Three speciality chemicals companies signed agreements to source more renewable electricity for key sites in February. In Europe, Evonik concluded a long-term power purchase agreement (PPA) with the Swedish state-owned supplier Vattenfall, while Arkema has signed multiple agreements covering four main sites in the US and Sasol and Air Liquide have increased their renewable energy sourcing in South Africa.
Arkema has taken an unspecified stake in its French compatriot Tiamat, a pioneer in sodium-ion battery technology, having also contributed to Tiamat's recent €22 million fund-raising. The company said this is “once again demonstrating its willingness to be a key player in battery materials, offering a unique range of products adapted to all energy storage technologies”.
At its latest Capital Markets Day on 27 September 2023, Arkema revealed its plans to strengthen its decarbonisation initiatives as well as its financial targets. This followed the recent validation of Arkema’s emissions reduction plan by the Science-Based Targets Initiatives.
Jonathan Sharp, CFO of Environmental Litigation Group, looks at the impact on public health from increasing number of climate change-induced industrial disasters
Over the past decades, the discussion regarding climate change has shifted from estimated potential outcomes to far more urgent concerns regarding the reduction of its immediate adverse effects. Rising sea levels, coastline erosion and extreme weather events result directly from anthropogenic activities affecting global climate patterns.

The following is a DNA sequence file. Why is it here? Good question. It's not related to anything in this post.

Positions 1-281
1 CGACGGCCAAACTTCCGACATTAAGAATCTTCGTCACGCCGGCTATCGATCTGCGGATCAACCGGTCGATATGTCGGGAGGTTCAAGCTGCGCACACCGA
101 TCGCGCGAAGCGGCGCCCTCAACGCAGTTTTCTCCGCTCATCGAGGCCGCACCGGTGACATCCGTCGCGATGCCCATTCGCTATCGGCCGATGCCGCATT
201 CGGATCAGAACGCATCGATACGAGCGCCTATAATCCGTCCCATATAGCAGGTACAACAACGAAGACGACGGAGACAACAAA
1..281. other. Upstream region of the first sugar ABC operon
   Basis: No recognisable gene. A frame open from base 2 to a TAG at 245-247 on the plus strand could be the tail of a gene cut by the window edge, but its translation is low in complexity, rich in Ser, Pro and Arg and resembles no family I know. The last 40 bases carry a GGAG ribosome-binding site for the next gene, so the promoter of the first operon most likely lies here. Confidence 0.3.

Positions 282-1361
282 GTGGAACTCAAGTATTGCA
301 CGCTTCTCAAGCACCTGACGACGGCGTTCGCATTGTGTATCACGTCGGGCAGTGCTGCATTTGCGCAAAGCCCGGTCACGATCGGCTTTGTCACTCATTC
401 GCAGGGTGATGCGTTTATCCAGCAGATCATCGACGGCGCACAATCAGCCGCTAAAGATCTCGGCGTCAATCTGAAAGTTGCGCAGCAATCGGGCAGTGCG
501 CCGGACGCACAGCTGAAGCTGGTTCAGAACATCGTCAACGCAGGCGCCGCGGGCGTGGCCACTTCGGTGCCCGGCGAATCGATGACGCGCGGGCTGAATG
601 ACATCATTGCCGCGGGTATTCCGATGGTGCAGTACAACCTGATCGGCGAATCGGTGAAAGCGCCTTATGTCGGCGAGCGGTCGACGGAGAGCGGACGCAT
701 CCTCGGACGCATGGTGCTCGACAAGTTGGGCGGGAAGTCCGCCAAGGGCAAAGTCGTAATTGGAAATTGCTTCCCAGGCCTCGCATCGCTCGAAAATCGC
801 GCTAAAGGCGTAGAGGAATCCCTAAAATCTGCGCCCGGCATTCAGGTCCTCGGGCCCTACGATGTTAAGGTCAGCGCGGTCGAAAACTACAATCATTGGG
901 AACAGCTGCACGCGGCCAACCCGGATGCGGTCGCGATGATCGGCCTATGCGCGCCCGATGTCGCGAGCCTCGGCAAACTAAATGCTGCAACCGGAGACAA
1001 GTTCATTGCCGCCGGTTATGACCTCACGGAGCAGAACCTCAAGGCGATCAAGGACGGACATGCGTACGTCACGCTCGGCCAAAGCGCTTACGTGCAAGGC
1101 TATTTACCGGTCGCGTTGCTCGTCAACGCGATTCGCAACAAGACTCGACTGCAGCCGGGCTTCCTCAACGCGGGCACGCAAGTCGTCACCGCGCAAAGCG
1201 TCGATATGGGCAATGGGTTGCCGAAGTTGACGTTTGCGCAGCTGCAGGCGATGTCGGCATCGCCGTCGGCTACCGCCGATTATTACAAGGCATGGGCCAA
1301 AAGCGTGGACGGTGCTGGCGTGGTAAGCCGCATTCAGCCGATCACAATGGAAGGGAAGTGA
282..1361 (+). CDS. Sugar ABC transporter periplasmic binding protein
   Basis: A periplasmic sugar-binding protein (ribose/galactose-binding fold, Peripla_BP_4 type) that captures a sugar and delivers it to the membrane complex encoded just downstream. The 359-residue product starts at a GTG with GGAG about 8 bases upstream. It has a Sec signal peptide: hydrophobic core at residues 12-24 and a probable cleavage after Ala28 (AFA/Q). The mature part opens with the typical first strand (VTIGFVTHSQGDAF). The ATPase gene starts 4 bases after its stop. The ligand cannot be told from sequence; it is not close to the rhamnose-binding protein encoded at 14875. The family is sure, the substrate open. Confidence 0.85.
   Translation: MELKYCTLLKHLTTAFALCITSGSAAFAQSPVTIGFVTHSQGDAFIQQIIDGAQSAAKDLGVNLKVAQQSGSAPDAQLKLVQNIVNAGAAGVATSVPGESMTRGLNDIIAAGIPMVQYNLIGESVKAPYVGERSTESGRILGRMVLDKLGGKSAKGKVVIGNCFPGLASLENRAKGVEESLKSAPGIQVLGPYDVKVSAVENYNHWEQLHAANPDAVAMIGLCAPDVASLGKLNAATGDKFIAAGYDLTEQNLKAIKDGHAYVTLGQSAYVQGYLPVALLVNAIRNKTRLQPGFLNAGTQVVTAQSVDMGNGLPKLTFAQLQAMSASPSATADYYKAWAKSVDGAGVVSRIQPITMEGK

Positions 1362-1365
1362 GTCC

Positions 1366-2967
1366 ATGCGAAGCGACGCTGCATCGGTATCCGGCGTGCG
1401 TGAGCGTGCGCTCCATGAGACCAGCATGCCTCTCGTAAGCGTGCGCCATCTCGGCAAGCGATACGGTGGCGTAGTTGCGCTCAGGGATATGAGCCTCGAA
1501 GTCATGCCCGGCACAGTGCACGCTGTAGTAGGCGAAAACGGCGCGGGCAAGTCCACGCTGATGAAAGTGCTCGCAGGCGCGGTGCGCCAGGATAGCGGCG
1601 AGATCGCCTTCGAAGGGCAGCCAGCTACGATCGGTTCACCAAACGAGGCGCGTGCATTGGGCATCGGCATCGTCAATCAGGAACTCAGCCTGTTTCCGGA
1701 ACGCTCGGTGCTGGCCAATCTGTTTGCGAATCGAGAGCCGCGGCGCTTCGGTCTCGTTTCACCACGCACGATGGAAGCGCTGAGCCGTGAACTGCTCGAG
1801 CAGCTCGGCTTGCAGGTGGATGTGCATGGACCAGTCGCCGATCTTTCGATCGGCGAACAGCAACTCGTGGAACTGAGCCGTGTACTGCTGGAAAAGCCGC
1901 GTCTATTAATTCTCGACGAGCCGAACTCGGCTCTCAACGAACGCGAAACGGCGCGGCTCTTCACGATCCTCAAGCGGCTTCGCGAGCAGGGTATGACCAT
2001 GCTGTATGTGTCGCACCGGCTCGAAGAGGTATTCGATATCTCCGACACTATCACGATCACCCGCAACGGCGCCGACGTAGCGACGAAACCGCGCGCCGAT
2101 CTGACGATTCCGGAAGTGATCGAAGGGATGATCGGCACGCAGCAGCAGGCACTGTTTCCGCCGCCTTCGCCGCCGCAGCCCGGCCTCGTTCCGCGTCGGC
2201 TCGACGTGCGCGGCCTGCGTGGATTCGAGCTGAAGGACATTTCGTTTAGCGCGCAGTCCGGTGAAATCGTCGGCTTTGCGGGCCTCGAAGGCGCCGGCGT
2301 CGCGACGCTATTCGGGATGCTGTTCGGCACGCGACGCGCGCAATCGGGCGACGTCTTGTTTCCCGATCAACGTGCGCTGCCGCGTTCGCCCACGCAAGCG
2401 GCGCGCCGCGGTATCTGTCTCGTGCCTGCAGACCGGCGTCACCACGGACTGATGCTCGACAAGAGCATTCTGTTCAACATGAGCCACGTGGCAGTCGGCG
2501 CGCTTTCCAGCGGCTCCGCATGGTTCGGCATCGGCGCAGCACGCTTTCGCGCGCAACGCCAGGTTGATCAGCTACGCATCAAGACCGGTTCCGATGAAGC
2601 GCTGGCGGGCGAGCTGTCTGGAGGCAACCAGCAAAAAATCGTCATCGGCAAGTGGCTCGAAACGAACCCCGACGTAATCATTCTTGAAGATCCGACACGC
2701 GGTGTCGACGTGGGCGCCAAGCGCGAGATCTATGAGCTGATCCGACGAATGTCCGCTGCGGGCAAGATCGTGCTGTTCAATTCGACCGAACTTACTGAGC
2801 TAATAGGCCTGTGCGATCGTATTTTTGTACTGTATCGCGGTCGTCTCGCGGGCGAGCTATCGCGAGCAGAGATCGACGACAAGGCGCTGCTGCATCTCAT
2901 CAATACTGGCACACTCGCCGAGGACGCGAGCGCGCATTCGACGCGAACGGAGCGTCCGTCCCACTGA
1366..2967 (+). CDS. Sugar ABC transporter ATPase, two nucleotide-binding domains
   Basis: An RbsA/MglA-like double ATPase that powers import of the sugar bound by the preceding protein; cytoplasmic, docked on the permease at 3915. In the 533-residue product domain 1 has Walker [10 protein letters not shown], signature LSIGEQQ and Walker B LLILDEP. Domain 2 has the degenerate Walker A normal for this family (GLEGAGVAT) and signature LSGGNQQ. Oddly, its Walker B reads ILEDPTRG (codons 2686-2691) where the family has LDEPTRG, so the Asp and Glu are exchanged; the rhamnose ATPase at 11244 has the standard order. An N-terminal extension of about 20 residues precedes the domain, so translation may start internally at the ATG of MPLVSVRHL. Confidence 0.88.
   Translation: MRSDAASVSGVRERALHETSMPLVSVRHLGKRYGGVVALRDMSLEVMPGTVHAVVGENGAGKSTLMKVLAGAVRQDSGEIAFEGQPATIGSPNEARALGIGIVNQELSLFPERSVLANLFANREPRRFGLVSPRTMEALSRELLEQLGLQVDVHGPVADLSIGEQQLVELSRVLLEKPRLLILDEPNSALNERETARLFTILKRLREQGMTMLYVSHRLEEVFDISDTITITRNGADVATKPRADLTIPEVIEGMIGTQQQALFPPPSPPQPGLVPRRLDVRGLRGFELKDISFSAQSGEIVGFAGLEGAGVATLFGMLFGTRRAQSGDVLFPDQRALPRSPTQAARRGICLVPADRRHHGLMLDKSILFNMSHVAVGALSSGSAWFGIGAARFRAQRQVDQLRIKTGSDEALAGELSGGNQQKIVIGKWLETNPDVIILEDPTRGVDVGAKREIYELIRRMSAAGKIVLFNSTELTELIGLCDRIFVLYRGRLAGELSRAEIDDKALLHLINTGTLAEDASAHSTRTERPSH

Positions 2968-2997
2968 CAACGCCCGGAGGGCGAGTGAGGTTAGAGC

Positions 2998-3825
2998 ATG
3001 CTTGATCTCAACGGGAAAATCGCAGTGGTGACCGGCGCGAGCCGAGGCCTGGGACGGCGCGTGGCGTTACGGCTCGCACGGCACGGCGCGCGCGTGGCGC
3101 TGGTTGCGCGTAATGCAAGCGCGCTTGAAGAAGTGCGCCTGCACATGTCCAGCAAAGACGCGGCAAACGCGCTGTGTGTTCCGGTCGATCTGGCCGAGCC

France’s Arkema has announced two transactions of very different scales. Both are described as “a new step in the group’s transformation, and is fully in line with Arkema’s ambition to become a pure speciality materials player by 2024”.
The company has agreed to divest its polymethyl methacrylate (PMMA) business to materials player Trinseo for an enterprise value of €1,137 million, or 9.3x estimated EBITDA for 2020. This includes seven sites in Europe and North America, which employ about 860 people and are expected to turn over €510 million this year.
Arkema has complete the sale of its Functional Polyolefins business to SK Global Chemical as previously announced. This is said to be in line with the company’s strategy of refocusing on speciality materials by 2024, as is another new deal with integrated agricultural company Nutrien in the US.
Functional Polyolefins was part of Arkema’s PMMA activity, making ethylene copolymers and terpolymers for the food packaging, cable, electronics and coatings markets. It had sales of about €250 million/year, an and 130 employees, all of whom will transfer to SK.
Arkema has held a strategy update meeting, at which it presented “its ambition to become a world leader in speciality materials, realigned around three coherent businesses with attractive growth prospects”. By 2024, it aims to be a pure player in this field with “a resilient and focused portfolio, characterised by high profitability and strong cash generation”.